Cannibalistic Comb Jellies Are Invading New Waters By Eating Their Young


Madison Dapcevich


Madison Dapcevich

Freelance Writer and Fact-Checker

Madison is a freelance science reporter and full-time fact-checker based in the wild Rocky Mountains of western Montana.

Freelance Writer and Fact-Checker

Comb jellies have invaded waters around the planet, wreaking havoc both on local species and fishing economies. RLS Photo/Shutterstock

Invasive jellyfish-like creatures have a sinister secret to help them expand their tentacled reach into new waters. The prolific comb jelly turns to its offspring not as a means to grow the next generation but for its next meal, helping the species to travel through nutrient-poor waters across the planet.

Translucent ctenophores, also known as “sea walnuts”, are native to the east coast of North and South America. After first being observed in the Black Sea nearly 40 years ago, the stringless Mnemiopsis leidyi has since invaded and spread to the Caspian Sea and other Eurasian coastal waters, wreaking havoc on local environments and contributing to the collapse of local fisheries by outcompeting commercial fish, according to the Smithsonian.


But the success behind these peculiar animals’ ability to expand has been a bit of a mystery. Blooms of offspring have been observed in waters around the world that appear to lack the nutrients needed to support survival. An international team of researchers collected comb jellies over the course of a year off of the coast of northern Germany and observed teeny, tiny little jellies inside the bodies of larger transparent adults. Turns out, the brainless pelagic beasts were really just prepping for a perpetual harvest.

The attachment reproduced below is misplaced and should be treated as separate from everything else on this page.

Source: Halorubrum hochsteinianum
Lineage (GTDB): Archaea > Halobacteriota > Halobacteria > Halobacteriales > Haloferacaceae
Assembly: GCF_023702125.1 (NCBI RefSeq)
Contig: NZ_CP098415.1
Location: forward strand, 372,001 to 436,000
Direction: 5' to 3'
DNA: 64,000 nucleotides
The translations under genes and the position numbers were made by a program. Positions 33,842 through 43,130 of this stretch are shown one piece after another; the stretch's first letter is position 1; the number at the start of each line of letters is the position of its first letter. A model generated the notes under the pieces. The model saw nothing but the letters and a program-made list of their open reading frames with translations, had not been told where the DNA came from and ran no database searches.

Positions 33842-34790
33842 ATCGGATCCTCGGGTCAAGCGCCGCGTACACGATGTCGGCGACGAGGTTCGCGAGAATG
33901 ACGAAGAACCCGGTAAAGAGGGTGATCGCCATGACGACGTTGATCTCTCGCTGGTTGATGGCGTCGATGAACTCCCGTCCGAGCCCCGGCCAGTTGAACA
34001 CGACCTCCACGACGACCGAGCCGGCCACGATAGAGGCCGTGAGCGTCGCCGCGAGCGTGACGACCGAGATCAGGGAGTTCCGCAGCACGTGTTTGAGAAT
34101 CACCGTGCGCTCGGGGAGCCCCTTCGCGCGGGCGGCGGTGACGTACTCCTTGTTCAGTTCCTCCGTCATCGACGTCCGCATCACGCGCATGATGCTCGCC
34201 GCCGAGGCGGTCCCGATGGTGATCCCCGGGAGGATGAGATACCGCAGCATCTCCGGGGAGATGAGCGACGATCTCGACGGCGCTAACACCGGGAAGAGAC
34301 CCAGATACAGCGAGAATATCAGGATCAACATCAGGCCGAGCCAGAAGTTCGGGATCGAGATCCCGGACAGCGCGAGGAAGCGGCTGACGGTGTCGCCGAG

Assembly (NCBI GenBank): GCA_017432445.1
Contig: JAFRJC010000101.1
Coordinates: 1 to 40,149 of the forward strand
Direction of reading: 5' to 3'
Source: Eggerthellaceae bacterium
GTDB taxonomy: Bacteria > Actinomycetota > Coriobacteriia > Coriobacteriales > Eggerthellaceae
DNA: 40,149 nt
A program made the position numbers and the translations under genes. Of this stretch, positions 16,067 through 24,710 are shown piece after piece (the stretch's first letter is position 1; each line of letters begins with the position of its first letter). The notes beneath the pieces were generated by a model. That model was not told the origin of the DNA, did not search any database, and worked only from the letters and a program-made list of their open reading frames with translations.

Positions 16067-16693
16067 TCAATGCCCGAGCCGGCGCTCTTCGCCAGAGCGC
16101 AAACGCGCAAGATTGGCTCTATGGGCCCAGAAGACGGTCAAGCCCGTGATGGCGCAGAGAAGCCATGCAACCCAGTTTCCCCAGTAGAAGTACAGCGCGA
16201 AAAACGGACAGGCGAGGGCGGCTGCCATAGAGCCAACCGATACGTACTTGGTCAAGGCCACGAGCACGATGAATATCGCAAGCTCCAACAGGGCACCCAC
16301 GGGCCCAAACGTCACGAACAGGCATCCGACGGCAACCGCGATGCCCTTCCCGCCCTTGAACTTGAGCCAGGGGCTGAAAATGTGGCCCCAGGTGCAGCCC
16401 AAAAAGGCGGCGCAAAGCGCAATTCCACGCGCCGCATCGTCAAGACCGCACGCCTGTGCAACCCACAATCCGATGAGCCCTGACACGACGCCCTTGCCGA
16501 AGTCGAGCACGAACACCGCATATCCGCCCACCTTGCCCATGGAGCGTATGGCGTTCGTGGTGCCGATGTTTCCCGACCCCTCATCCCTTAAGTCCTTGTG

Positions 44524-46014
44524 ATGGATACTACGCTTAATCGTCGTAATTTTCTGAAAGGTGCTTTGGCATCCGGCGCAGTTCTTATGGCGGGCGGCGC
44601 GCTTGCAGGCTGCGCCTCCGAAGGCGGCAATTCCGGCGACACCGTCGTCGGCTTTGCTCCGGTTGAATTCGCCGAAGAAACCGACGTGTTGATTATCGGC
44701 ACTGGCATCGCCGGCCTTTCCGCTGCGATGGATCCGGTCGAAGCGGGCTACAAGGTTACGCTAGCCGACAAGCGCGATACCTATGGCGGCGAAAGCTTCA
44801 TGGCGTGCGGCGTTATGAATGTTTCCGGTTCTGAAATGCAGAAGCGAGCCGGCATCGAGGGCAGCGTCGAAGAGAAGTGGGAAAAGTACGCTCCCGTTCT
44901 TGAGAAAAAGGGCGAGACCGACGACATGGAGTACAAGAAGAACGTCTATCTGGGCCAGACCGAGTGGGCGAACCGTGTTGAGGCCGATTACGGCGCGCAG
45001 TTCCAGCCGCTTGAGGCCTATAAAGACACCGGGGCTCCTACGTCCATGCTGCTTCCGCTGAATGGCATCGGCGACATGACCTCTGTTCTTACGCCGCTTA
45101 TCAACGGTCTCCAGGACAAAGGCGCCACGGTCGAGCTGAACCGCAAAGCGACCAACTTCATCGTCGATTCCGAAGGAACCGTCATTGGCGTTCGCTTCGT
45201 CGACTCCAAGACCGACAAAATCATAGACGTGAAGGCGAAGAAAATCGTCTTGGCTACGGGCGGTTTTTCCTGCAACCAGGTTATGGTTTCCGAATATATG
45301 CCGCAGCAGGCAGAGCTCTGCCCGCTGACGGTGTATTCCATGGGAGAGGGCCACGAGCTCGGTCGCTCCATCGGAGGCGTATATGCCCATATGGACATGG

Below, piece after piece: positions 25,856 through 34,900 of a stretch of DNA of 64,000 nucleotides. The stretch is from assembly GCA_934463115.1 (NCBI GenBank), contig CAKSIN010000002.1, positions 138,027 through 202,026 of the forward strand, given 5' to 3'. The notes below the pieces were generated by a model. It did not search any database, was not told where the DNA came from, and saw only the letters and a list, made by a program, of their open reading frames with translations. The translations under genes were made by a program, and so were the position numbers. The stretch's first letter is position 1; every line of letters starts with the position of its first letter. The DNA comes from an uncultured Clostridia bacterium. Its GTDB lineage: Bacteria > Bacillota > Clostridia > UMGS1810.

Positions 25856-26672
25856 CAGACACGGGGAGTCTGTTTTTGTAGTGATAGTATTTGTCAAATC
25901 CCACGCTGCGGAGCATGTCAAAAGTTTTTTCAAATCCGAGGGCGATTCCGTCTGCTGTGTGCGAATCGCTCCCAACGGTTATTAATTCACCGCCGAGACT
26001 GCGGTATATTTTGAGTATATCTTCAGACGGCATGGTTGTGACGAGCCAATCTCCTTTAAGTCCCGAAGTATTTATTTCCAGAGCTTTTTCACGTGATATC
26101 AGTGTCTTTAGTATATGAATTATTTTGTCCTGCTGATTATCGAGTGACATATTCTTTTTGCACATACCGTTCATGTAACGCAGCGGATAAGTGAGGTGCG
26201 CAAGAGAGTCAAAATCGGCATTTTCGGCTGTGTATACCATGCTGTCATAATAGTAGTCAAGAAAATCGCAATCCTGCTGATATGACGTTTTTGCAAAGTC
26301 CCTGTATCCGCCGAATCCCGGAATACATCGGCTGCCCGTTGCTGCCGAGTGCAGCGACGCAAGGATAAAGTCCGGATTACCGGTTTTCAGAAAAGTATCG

“We combined a study of the population dynamics of this species with experimental feeding and geochemical tracers to show, for the first time, that adult jellies were actually consuming the blooms of their own offspring,” said lead study author Jamileh Javidpour of the University of Southern Denmark in a statement.

Some jelly blooms may serve as a nutrient reservoir to provide food for up to three weeks in nutrient-poor waters, which could make the difference in life-or-death transects across the Atlantic Ocean.

Photographic evidence of cannibalistic behavior; Mnemiopsis leidyi larvae (next to red arrows) within the auricles of an adult. Jamileh Javidpour/University of Southern Denmark

"In some ways, the whole jelly population is acting as a single organism, with the younger groups supporting the adults through times of nutrient stress,” said Thomas Larsen, a co-author of the study at the Max Planck Institute for the Science of Human History.


"Overall, it enables jellies to persist through extreme events and low food periods, colonizing further than climate systems and other conditions would usually allow.”

The authors add that the findings also contribute to a broader understanding of the evolution of cannibalism throughout the animal kingdom, where more than 1,500 species – including our own – have been recorded feasting on their own species.

"Because comb jellies trace their ancestry back to the beginning of most animal life as we know it during the Cambrian Period, 525 Million Years Ago, it remains possible that it is a basic, unifying feature across the animal kingdom,” said Javidpour.

Understanding how, where, and why comb jellies spur such blooms could further help governing bodies combat their jelly invasions, which often have dire consequences for local economies and species.



  • tag
  • jellyfish,

  • comb jellies,

  • Mnemiopsis leidyi,

  • cannibalistic comb jellies,

  • cannibalistic jellyfish,

  • jellyfish invaders,

  • ctenophores